1/2 cup butter or margarine, softened
1/2 cup sugar
2 eggs, beaten
1 teaspoon salt
4 1/2 - 5 cups all-purpose flour

2 cups sugar
2 tablespoons cinnamon
3/4 cup butter or margarine, melted

 Combine cinnamon and sugar for topping in a shallow bowl, set aside.

In a large mixing bowl, dissolve yeast in water. Cover and let stand for 5 minutes. Add milk, butter, sugar, eggs and salt and mix until combined. Stir in enough flour to form a stiff dough. Knead on a lightly floured surface until smooth and elastic (about 6-8 minutes). Place in a greased bowl, turning once to coat top. Cover and let rise in a warm, draft free area until doubled, about 1 1/2 hours.

Punch dough down and divide into 3 portions. Cover two portions with plastic wrap. Shape remaining portion into 12 balls; roll balls into 8 inch ropes. Dip ropes in melted butter, roll in cinnamon sugar, and tie into knots, tucking the ends underneath. Repeat with remaining portions of dough.

Place knots on lined baking sheet; cover and let rise until doubled, about 30 minutes. Preheat oven to 375F, and bake for 12-15 minutes or until golden brown.

Saturday, January 12, 2013

"Healthy" Cheez-its

a delicious snack paired with Elmo's World = toddler heaven
Do you ever have one of those days where you're feeling so productive that you find yourself staying up late organizing or cleaning or (my go-to) cooking some new exciting treat? Yesterday was one of those days for me. I did a mountain of housework, tackled some nagging errands and cooked some healthy and delicious quinoa cakes for Rob and I. Then dinner was over, Lucas was sleeping and I was left to my own devices while Rob did his workout.

So I stared at food on the internet, because seriously, it's like the best time-waste ever. Does anyone else out there browse foodgawker for hours pretending it's menu planning? I hope so, because I do it all the time.

But after a few minutes, I found I couldn't sit still. I had all this super productive energy flowing through my body. So I found a recipe that I had all the ingredients for and set out into the kitchen to make some psuedo-healthy copycat cheez-its. Which, despite their rocky start (I have no food processor) still managed to turn out pretty dang delicious and were not as big of a pain as I thought they would be.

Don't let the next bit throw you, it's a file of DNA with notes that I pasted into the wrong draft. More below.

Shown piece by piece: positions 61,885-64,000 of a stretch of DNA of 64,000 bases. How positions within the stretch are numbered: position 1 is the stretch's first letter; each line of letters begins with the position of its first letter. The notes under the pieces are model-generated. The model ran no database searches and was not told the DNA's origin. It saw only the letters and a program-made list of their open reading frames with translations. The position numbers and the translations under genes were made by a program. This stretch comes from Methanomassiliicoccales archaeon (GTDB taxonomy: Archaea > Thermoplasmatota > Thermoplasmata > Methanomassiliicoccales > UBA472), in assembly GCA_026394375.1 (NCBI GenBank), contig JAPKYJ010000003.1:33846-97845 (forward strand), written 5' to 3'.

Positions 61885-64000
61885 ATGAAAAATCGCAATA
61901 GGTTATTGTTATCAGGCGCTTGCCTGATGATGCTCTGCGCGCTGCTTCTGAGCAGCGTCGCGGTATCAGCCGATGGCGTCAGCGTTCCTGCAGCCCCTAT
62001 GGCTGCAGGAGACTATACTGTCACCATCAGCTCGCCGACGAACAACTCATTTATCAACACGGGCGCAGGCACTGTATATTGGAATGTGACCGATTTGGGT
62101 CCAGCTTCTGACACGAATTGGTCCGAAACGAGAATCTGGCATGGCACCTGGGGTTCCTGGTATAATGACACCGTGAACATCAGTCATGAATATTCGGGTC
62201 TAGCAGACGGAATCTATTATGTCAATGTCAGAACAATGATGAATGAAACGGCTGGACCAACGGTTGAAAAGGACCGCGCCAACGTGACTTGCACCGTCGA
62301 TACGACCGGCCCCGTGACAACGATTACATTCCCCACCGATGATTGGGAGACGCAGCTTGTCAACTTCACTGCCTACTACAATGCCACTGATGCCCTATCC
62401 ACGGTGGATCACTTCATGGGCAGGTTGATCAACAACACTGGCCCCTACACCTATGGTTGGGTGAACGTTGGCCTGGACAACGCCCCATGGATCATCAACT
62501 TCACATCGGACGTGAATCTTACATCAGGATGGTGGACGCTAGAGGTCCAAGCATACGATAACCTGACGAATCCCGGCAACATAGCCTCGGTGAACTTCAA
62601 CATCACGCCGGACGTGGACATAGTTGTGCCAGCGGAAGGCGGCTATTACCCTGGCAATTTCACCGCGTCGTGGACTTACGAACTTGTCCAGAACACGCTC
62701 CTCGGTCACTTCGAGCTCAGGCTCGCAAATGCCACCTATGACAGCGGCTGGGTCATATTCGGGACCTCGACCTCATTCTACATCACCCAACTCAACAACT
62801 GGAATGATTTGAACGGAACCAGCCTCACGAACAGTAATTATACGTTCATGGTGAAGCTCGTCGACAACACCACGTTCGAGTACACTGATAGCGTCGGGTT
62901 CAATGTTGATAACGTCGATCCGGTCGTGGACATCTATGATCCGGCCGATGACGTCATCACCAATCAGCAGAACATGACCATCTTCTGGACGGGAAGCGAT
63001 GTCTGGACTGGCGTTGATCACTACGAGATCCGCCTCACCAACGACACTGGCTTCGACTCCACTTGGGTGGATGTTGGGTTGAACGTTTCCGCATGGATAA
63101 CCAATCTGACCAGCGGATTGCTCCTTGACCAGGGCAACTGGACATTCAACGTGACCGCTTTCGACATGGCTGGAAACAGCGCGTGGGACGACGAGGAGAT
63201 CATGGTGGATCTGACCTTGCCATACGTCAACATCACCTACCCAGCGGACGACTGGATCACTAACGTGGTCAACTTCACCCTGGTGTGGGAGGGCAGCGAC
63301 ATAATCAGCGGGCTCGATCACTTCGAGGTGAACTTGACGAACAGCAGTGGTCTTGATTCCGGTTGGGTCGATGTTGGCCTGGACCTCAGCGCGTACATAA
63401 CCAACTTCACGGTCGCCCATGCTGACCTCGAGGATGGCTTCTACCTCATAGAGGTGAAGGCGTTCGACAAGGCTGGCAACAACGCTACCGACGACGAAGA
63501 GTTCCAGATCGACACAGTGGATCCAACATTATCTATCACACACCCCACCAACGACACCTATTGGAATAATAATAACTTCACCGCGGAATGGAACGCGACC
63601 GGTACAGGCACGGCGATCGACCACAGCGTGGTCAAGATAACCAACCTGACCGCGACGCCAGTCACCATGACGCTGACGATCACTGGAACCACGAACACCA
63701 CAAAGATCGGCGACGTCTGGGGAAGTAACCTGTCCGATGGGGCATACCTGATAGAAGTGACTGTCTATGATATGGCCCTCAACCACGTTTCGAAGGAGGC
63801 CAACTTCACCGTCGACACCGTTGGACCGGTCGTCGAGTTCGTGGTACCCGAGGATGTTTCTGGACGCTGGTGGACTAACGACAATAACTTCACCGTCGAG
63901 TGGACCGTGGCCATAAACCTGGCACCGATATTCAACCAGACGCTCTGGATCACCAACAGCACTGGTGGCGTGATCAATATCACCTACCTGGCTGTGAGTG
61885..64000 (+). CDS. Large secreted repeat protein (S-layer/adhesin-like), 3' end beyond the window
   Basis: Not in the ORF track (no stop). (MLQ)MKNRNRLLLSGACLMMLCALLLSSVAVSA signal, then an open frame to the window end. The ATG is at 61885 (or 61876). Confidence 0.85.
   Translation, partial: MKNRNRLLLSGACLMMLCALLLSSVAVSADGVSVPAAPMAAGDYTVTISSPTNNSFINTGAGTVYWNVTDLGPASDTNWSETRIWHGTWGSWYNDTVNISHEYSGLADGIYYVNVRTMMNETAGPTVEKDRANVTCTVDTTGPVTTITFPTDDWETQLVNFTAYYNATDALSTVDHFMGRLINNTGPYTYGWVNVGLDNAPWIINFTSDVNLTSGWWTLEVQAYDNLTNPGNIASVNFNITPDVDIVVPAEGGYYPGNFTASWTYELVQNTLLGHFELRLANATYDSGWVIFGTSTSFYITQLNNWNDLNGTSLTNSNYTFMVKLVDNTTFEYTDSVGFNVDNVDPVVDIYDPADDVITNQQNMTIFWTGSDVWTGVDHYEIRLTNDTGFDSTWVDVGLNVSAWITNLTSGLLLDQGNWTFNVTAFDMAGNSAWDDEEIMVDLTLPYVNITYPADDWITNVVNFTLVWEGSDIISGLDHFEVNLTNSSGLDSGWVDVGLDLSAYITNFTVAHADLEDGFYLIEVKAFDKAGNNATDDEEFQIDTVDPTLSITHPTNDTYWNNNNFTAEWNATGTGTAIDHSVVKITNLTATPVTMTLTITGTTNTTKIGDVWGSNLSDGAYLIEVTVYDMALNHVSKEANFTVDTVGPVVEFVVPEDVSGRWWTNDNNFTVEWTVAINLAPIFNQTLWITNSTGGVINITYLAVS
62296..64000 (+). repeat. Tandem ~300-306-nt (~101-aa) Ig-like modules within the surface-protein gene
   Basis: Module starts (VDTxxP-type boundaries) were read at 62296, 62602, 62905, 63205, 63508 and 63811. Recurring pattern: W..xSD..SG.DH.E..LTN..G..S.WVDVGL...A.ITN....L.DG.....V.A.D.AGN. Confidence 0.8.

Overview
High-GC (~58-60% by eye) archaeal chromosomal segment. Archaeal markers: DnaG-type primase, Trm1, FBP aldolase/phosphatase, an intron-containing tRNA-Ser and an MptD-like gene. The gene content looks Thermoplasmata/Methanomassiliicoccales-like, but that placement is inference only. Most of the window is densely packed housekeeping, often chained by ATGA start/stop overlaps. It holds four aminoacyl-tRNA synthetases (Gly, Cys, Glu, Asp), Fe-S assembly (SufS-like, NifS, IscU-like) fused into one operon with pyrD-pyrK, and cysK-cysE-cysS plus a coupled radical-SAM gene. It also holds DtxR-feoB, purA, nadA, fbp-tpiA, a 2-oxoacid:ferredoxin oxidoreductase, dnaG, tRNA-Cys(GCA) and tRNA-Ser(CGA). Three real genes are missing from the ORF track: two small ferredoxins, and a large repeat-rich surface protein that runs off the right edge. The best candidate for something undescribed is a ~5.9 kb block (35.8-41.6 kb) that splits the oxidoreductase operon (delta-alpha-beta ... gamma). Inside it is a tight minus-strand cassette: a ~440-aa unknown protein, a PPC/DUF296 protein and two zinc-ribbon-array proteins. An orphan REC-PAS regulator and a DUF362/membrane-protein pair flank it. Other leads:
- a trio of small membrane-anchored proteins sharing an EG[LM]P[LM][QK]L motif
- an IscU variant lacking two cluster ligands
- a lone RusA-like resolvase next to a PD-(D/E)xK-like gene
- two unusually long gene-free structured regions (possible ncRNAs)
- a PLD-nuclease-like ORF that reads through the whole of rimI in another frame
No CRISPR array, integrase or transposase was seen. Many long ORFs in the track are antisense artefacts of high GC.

Plus they make me feel like one of those granola crunching moms who cloth diapers and does extended breastfeeding and sews/knit all her child's clothing and toys. You know, except for the fact that Lucas is totally watching TV while eating those homemade crackers. Oh well.

"Healthy" Cheez-its
adapted from Perry's Plate

makes about 50-60 crackers

4 ounces grated sharp cheddar cheese
2 Tbs. unsalted butter
1/2 cup all purpose flour
1/4 cup whole wheat flour
1/8 tsp. onion powder
1/4 tsp. salt
2-3 Tbs. milk

Preheat the oven to 350 degrees F. Line two baking sheets with parchment and set aside.

Combine the cheese, butter, flours, onion powder, salt, and 2 tablespoons of milk into the bowl of a food processor fitted with the dough blade. (I did this by hand with a pastry cutter. It's doable, but not ideal. You'll need to use some real elbow grease to pull it off without a food processor.) Pulse to form a ball, 1 to 2 minutes. If dough does not come together, add additional tablespoon of milk, 1 teaspoon at a time, until dough comes together.

Turn the dough out onto a lightly-floured surface. Roll out the dough until it is 1/8 to 1/16 inch thick. Using a pastry wheel or knife, cut the dough into 1-by-1 squares. Prick the center of each cracker with the blunt end of a skewer. Place the crackers on the prepared baking sheets, leaving at least 1/2 inch between crackers.

Bake until crackers are just slightly brown on the edges, about 15 minutes, rotating the baking sheets halfway through baking. The crackers will crisp up as they cool. Let them cool completely on a wire rack.